The Paul Paletti Gallery celebrates 
15 years of photo exhibitions with ‘Reflected’

A poetic way to describe photography is to say it captures a moment in time. It may be fabricated, but it’s a moment, nevertheless. Photographers keep doing their thing, and, before you know it, their photographic moments add up to decades-long careers.

Paul Paletti is best known as the owner of his eponymous photography gallery in NuLu. (Yes, he is a lawyer too, but, as his gallery assistant, Samantha Miller, said, “Art is his super power.”) Wonder what he thinks about his 15 years running the only fine-art photography gallery in the state? That’s a lot of moments.

“When I started the gallery,” he said, “I had two things in mind: To be an educational resource for photographers, so they could see what really great black-and-white photographic prints look like, and to be part of the second Louisville Photo Biennial, which opened on July 15, 2001. I knew I would keep collecting, but had no strategic plan, and no inkling that it would continue 15 years and into the indefinite future.”

“I didn’t even have a name for the gallery until about November 2001,” said Paletti, “when the mayor’s office called (it was Dave Armstrong then), and said they were starting a First Friday Gallery Hop, and all the other galleries said I needed to be included. The other galleries were referring to it as the Paul Paletti Gallery, and the mayor’s office was calling to find out if that was actually the real name. I said, ‘I guess it is now.’”

The current exhibition, “Reflected,” is a thank-you to visitors, gallery volunteers and collectors for their shared enthusiasm of photography. Culled from most of the 56 shows displayed in the gallery during its existence, it is a reminder of the high bar Paletti sets. We have been introduced to the top ranks of photographers, both historical and contemporary, and museum-quality iconic images.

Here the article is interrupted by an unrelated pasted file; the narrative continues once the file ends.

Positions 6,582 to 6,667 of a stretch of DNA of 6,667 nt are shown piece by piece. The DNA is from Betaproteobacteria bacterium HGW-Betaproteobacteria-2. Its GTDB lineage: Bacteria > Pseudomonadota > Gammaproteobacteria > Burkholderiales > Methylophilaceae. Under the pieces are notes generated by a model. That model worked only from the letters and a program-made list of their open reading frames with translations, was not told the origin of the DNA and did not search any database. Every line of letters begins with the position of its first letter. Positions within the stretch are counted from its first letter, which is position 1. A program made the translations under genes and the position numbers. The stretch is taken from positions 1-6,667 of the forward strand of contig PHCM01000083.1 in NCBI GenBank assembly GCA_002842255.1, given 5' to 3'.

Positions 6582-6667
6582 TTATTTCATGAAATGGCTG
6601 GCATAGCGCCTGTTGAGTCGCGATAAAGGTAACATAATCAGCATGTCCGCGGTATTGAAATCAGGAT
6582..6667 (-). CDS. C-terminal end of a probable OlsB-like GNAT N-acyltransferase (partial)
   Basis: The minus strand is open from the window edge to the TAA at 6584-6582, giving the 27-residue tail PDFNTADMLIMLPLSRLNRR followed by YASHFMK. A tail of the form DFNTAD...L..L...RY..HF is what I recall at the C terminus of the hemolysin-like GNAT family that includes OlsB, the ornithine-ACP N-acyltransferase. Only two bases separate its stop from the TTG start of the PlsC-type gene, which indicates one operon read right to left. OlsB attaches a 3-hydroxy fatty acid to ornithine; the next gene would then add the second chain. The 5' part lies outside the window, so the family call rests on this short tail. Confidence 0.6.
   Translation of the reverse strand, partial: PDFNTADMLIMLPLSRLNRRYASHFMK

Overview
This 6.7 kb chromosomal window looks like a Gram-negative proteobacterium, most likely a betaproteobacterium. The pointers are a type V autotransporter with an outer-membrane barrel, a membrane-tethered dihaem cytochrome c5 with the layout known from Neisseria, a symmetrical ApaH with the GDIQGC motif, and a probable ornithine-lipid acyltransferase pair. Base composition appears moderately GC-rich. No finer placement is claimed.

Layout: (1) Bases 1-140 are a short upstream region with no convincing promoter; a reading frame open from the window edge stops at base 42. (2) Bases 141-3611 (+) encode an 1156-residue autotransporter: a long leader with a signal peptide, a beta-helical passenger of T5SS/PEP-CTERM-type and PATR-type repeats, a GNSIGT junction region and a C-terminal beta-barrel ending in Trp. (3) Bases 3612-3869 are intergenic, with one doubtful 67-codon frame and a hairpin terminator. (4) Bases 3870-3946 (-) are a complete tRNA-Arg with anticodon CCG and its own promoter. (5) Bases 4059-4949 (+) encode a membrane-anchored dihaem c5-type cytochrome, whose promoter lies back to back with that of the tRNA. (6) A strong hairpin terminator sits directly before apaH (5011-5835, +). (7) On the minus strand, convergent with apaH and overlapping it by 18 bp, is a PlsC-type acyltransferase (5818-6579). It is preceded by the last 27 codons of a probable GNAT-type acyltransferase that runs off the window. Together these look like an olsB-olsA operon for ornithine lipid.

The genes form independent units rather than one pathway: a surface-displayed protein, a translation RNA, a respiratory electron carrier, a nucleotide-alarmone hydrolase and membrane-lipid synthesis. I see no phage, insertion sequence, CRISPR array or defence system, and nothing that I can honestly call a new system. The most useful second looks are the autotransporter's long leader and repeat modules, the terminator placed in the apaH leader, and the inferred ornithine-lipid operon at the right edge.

Miller asked me which ones I personally lusted after. Let’s just say I could live in Paletti’s office (“The Steerage” by Alfred Stieglitz, taken in 1907, is there). There are works by Ansel Adams, Imogen Cunningham and Edward Weston, displayed among hundreds more on table tops, bound or leaning against walls. I seriously wonder how he gets any work done.

Same goes for the other lawyers in his firm, Sturm Paletti & Wilson. The gallery is designed as a storefront for special exhibitions, but photographs line the walls of the offices.

The gallery has introduced us to the high-quality printing skills of Michael Kenna (the exhibition “Forms of Japan”) and to Pulitzer Prize winner David Turnley (“Mandela! Struggle and Triumph”). When I think of Nelson Mandela, it’s more than likely it is a Turnley image I see. Steve McCurry’s “Compassionate Vision” featured one of the most important images of the 20th century, “Afghan Girl.”

Because of my love of film history, “Stars of the Silver Screen,” featuring George Hurrell’s classic Hollywood glamour shots was an exhibition I couldn’t miss. Actress Anna May Wong’s nip-slip of 1938 was the saucy highlight of the show.

Thank you, Paul Paletti Gallery, for broadening our interests in photography these last 15 years. Here’s to at least 15 more.

About the Author

The Paul Paletti Gallery celebrates 
15 years of photo exhibitions with ‘Reflected’

Jo Anne Triplett is the contributing visual arts editor at LEO Weekly. She’s a past member of the Mayor’s Advisory Committee on Public Art, was the content advisor on the Glassworks Building video, and has written for Louisville Magazine, Kentucky Homes and Gardens and the national publication Glass Craftsman. Jo Anne came to Louisville from Washington, D.C. where she worked as a researcher and writer for the Smithsonian American Art Museum.



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